> For something like decimal, it matters whether there's an empty side table and large-N decimal instances of total size N*S, vs. N*(S+K) for some constant K we could eliminate by specializing harder. Even better if we agree that decimal instances should be non-extensible (and have value not reference semantics -- more below).
With a side table, the constant K = 0 even if you have custom properties. The table will only have an entry for those instances that had custom properties.
>> - If the VM wants to go further and create immediate representations of some or all Int64's, similarly to what VMs do for JS small integers today, then the main problem you run into is object identity: does Int64(1).add(Int64(1)) == Int64(1).add(Int64(1))? A naive JS implementation of an Int64 class would say that this is false, since it's likely to allocate a new Int64 each time. But an immediate representation would have no choice but to say true. You can work around this if you say that the VM's implementation of Int64 operations behaves /as if/ the add()/sub()/whatever() methods used a singleton cache. You can still then have custom properties; i.e. you could do Int64(2).foo = 42 and then Int64(1).add(Int64(1)).foo will return 42, since the VM can keep an immediate-int64-to-customproperties map on the side. That's kind of analogous to how you could put a setter on field '2' of Array.prototype and do some really hilarious things.
> The value objects proposal for ES7 is live, I'm championing it. It does not use (double-dispatch for dyadic) operators as methods. It does not use extensible objects.
> Warning: both are slightly out of date, I'll be updating the strawman over the next week.
Thanks for the links! To clarify, I'm not trying to make a counterproposal - the above was nothing more than a fun thought experiment and I shared it to motivate why I think that custom properties are free.
My understanding is that you are still arguing that custom properties are not free, and that they incur some tangible cost in terms of space and/or time. I'm just trying to show you why they don't if you do the same optimizations for them that have become acceptable for a lot of other JS corners. Unless you think that ES should have an "ease of implementation" bar for features. I wouldn't necessarily mind that, but my impression is that this is not the case.
> With value objects, TC39 has definitely favored something that I think you oppose, namely extending JS to have (more) objects with value not reference semantics, which requires non-extensibility.
> If I have followed your messages correctly, this is because you think non-extensibility is a rare case that should not proliferate.
I have two points here:
- Typed arrays already have so much observable objectyness that making then non-extensible feels arbitrary; this is true regardless of the prevalence, or lack thereof, of non-extensibility.
- At the same time, I do think that non-extensibiltiy is a rare case and I don't like it.
> But with ES5 Object.preventExtensions, etc., the horse is out of the barn.
It's there and we have to support it, and the fact that you can do preventExtensions() to an object is a good thing. That doesn't mean it should become the cornerstone for every new feature. If a user wants to preventExtensions() on their object, then that's totally cool - and I'm not arguing that it isn't.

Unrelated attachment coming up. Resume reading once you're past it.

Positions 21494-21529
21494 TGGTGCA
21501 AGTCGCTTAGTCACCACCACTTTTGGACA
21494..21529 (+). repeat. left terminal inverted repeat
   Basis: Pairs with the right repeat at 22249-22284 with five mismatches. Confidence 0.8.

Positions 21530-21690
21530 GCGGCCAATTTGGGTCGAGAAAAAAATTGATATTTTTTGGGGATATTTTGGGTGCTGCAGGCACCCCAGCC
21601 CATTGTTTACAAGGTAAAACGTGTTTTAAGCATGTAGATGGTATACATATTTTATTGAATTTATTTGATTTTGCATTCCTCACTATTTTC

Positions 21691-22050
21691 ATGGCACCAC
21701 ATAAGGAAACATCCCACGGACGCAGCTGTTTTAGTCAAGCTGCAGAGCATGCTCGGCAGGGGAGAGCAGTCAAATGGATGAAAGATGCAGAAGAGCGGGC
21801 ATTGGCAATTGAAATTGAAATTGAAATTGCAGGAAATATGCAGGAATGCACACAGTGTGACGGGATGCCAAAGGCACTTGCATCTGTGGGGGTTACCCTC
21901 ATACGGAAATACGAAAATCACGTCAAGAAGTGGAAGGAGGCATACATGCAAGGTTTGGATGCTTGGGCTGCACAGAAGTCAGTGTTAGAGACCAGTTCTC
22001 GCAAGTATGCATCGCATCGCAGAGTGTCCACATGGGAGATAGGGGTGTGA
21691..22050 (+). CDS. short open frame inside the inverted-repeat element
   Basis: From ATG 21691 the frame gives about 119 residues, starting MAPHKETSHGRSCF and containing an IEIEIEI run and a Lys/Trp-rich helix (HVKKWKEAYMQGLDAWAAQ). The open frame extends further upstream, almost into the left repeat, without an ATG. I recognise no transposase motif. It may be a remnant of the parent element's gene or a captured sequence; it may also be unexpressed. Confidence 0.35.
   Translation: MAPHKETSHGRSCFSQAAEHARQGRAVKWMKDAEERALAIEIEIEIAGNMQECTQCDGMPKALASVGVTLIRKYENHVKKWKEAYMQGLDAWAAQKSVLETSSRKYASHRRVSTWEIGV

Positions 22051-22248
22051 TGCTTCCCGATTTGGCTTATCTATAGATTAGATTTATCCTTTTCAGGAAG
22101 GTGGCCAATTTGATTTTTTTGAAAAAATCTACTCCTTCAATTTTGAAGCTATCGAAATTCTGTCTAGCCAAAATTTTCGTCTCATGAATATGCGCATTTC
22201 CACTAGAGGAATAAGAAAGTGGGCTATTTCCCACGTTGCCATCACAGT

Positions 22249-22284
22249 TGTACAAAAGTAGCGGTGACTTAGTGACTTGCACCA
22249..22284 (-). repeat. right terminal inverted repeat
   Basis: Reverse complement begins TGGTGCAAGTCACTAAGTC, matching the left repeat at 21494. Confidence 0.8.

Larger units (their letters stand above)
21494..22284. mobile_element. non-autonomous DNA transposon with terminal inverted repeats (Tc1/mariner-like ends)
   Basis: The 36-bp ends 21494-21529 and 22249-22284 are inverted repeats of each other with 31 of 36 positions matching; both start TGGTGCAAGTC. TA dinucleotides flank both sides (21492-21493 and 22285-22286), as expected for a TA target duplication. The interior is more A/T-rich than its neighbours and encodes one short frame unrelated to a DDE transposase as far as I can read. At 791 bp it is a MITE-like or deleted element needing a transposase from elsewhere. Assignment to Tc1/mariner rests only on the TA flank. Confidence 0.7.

The argument I'm making is a different one: should an object be non-expandable by default?
I keep hearing arguments that this somehow makes typed arrays more efficient. That's like arguing that there exists a C compiler, somewhere, that becomes more efficient if you label your variables as 'register'. It's true that if you're missing the well-known optimization of register allocation then yes, 'register' is an optimization. Likewise, if you're missing the well-known object model optimizations like pointer displacement, BBOP's, or other kinds of side tables, then forcing objects to be non-extensible is also an optimization. That doesn't mean that we should bake it into the language. VM hackers can just implement these well-known optimizations and just deal with it.
> At a deeper level, the primitives wired into the language, boolean number string -- in particular number when considering int64, bignum, etc. -- can be rationalized as value objects provided we make typeof work as people want (and work so as to uphold a == b && typeof a == typeof b <=> a === b).
I think making int64/bignum be primitives is fine. My only point is that whether or not you make them expandable has got nothing to do with how much memory they use.
> This seems more winning in how it unifies concepts and empowers users to make more value objects, than the alternative of saying "the primitives are legacy, everything else has reference semantics" and turning a blind eye, or directing harsh and probably ineffective deprecating words, to Object.preventExtensions.
Well this is all subjective. Objects being expandable by default is a unifying concept. The only thing that expandability of typed arrays appears to change is the interaction with binary data - but that isn't exactly a value object system as much as it is a playing-with-bits system. I'm not sure that having oddities there changes much.